Australian Senator Pauline Hanson wore a burqa while expressing support for banning the garment. She spurred a rebuke from Australian Attorney-General George Brandis, who called her actions "a stunt." (Reuters)

Faceless in a long black burqa, the woman took a front-row seat in the Australian Senate chambers Thursday and sat like that for several minutes: silent, well aware she'd caused a scene.

Then she rose with a dramatic flair, whipped the veil off her bright red hair and cast the burqa to the floor, her identity revealed.

The senators behind her did not look remotely surprised. The woman was Sen. Pauline Hanson, one of Australia's most acerbic politicians, and she was about to make yet another long speech about Islam.

“I'm quite happy to remove this because it is not what should belong in this Parliament,” Hanson said, flipping her hair back in place as she began. “The central issue in this motion before the Senate is the right of others to see a face.”

Hanson said no security guards had tried to identify her as she walked anonymously into the chambers (the Senate president denied this, according to the Associated Press). And she chastised a senator who shook her hand on the way, when he had never done so before.

“It was the burqa that drew him” Hanson said.

Over the next 20 minutes, she would warn of hypothetical burqa-clad bank robbers, of “migrants who want to come here and change the foundation stones of our way of life,” of a Muslim war on Christmas — and she'd eventually demand a ban on burqas and Islamic immigration alike.

She had done this type of thing before, if not always in costume.

The proprietor of a fish-and-chips shop at the time, Hanson first won a Parliament seat in the 1990s. She used it to accuse aboriginals of milking government benefits, and Asians of flooding Australia.

But Australia is “one of the world’s most peaceful and socially harmonious immigrant-driven countries,” as The Washington Post once noted. Hanson lost her seat and spent long years out of power. She was jailed on charges of electoral fraud in the 2000s, though the conviction was later overturned, the Australian Broadcasting Corporation reported.

She stunned many politicians last year, when she led her One Nation party to win four seats in the Senate by courting voters' fears of immigrants.

Her first speech to the Senate, in September, ran for half an hour. Australia is now “swamped by Muslims” Hanson told the Senate, and declared that “Islam cannot have a significant presence in Australia if we are to live in an open, secular and cohesive society.”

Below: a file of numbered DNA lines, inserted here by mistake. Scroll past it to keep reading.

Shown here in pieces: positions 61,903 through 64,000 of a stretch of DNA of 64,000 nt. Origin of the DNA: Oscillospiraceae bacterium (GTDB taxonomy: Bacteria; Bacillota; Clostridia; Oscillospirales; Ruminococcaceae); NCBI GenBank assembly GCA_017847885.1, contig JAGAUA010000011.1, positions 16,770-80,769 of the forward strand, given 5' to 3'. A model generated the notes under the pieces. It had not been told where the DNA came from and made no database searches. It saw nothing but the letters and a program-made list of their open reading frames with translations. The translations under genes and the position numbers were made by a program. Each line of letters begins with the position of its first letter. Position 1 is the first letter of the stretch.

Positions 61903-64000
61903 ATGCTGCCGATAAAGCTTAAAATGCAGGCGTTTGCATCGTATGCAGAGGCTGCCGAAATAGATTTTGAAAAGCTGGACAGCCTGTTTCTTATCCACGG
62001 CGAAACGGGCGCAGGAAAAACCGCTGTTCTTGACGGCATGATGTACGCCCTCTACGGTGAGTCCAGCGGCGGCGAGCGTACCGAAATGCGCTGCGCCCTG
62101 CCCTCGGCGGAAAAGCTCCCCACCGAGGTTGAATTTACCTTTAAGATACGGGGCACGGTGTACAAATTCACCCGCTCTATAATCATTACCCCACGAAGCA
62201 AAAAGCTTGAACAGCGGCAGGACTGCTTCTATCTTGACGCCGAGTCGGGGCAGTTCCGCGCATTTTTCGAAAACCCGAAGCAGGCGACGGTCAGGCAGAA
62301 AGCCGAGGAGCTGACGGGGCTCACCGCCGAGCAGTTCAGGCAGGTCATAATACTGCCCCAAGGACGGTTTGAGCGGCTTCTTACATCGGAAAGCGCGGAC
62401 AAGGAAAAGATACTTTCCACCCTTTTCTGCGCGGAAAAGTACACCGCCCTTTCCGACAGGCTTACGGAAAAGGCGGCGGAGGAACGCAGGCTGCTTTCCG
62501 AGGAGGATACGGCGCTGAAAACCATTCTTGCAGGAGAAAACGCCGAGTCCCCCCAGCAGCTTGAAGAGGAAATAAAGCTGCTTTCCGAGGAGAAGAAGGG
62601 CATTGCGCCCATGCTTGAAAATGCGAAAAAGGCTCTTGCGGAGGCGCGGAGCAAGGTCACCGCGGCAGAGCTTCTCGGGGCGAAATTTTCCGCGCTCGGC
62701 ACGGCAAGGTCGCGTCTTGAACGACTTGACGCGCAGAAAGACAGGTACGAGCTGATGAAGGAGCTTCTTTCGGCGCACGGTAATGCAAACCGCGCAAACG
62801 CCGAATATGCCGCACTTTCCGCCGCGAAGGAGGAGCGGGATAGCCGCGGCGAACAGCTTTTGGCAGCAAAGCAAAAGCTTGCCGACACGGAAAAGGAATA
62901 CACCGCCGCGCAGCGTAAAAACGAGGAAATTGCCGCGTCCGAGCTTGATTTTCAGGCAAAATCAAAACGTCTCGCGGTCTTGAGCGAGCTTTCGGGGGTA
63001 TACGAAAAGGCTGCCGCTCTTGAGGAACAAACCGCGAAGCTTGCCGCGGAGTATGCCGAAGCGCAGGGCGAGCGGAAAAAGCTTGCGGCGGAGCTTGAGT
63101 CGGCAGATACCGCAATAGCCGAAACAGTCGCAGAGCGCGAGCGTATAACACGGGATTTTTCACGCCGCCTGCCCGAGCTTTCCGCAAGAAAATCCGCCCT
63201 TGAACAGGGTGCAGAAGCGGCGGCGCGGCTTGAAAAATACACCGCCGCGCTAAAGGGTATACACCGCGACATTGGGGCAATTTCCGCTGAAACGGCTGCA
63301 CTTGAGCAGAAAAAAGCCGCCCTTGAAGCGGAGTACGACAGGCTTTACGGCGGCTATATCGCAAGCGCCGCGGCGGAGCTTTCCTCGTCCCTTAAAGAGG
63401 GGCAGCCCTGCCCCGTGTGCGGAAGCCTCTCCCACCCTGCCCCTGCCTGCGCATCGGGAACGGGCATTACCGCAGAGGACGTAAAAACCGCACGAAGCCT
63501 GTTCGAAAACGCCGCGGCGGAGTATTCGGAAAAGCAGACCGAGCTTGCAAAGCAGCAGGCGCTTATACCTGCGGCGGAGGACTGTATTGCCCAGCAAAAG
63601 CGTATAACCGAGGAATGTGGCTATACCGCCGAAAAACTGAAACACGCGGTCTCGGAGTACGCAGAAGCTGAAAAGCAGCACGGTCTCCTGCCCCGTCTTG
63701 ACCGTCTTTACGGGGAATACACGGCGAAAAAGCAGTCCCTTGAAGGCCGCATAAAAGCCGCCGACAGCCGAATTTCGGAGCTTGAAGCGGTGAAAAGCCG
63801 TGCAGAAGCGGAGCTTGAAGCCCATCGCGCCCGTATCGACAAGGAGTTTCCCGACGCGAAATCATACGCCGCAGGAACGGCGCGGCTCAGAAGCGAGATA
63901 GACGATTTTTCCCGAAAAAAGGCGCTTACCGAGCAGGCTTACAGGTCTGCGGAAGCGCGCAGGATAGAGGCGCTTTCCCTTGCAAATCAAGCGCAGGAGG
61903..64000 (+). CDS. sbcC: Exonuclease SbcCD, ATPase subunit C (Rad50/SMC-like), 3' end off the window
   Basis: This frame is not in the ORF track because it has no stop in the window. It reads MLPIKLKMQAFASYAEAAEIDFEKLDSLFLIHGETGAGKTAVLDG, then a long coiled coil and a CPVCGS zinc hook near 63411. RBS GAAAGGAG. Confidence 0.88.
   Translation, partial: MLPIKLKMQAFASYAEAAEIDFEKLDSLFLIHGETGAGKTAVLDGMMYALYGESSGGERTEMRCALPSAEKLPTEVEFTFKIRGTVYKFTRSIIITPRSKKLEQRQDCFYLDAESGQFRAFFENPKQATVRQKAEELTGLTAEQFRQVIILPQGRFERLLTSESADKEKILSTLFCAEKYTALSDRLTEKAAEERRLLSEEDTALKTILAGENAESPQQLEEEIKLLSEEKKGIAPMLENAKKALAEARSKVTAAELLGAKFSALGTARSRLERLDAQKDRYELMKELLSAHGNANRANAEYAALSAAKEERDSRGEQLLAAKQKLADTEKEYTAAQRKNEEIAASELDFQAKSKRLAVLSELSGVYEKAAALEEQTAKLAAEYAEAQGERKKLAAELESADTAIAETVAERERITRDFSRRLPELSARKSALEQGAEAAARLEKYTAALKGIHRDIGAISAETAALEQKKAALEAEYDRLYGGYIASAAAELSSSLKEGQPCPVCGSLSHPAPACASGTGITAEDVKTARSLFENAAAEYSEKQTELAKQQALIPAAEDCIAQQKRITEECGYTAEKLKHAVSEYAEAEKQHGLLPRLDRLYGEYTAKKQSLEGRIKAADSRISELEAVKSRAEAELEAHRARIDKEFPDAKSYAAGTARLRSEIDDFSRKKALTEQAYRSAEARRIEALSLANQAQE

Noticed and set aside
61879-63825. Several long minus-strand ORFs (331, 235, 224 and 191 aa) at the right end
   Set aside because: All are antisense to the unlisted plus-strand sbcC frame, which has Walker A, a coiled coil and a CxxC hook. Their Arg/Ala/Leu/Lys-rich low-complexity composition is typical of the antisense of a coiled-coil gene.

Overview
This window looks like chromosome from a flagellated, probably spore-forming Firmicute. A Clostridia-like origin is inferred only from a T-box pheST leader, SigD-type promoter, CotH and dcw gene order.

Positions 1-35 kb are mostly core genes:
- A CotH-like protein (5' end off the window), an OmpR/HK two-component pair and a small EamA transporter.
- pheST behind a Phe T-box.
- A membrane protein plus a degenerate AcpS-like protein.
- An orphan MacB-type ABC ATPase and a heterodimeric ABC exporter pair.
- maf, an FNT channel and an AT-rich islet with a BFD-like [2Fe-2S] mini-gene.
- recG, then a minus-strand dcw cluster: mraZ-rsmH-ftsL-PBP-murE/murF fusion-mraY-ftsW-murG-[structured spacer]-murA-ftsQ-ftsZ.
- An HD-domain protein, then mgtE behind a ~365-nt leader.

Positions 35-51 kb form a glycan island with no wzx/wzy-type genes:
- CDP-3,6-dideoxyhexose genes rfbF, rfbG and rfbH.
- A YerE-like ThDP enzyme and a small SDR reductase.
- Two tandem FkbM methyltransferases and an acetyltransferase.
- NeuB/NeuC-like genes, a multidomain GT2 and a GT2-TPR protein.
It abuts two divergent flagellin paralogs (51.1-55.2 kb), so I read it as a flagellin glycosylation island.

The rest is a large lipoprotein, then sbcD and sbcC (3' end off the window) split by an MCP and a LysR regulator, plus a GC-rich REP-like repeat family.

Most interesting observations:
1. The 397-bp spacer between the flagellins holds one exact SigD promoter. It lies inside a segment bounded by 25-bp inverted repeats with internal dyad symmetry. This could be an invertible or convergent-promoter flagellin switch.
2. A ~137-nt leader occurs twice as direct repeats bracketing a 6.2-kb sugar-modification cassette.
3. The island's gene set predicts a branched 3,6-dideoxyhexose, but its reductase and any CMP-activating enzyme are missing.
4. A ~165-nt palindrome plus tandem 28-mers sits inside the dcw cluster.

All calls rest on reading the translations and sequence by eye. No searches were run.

Around the same time, Hanson later told an Australian radio host, she found out the Senate had no dress code and began putting together her burqa plan.

“Is it extreme? Yes,” she said on 2GB 873 AM after Thursday's stunt. “Is it getting my message across? I hope so.”

While a tiny fraction of Australians practice Islam, let alone wear burqas, the full-body coverings have become a target of anti-immigrant groups and politicians around the world, regardless of whether many people actually wear them. In one notable example of hysteria, a group of Norwegians became alarmed by a photo of what turned out to be empty bus seats.

Hanson told the radio host she found the garb “horrible” when she tried it on this week.

“More than just uncomfortable,” she said. “It's really hard to describe. I'm hiding behind something. I feel for these women that are forced to wear it.”

Hanson chose to, of course.

“It is clear that Muslims particularly those with extremist views have chosen to live separately from other Australians,” she said near the end of her speech, after calling for a five-year ban on Islamic immigration.

“Islam threatens our way of life,” she said.

When she was done, Attorney-General George Brandis rose to reply, his voice sometimes catching as he defended his country's Muslim population.

“Senator Hanson, no, we will not be banning the burqa,” he said. “To ridicule that community, to drive it into a corner, to mock its religious garments, is an appalling thing to do, and I would ask you to reflect on what you have done.”

Applause then filled the chamber, despite calls for order. Hanson stood again too, as if to say something, but the clapping continued, and she remained as silent as when she'd come in, covered up.

More reading:

Germany’s potential burqa ban has a problem: Where are the burqas?

Austria’s president suggested that every woman should wear a headscarf to fight Islamophobia

E.U. court says employers can ban Muslim headscarf in workplace

Hindu students protest burqa-wearing Muslims on campus in southern India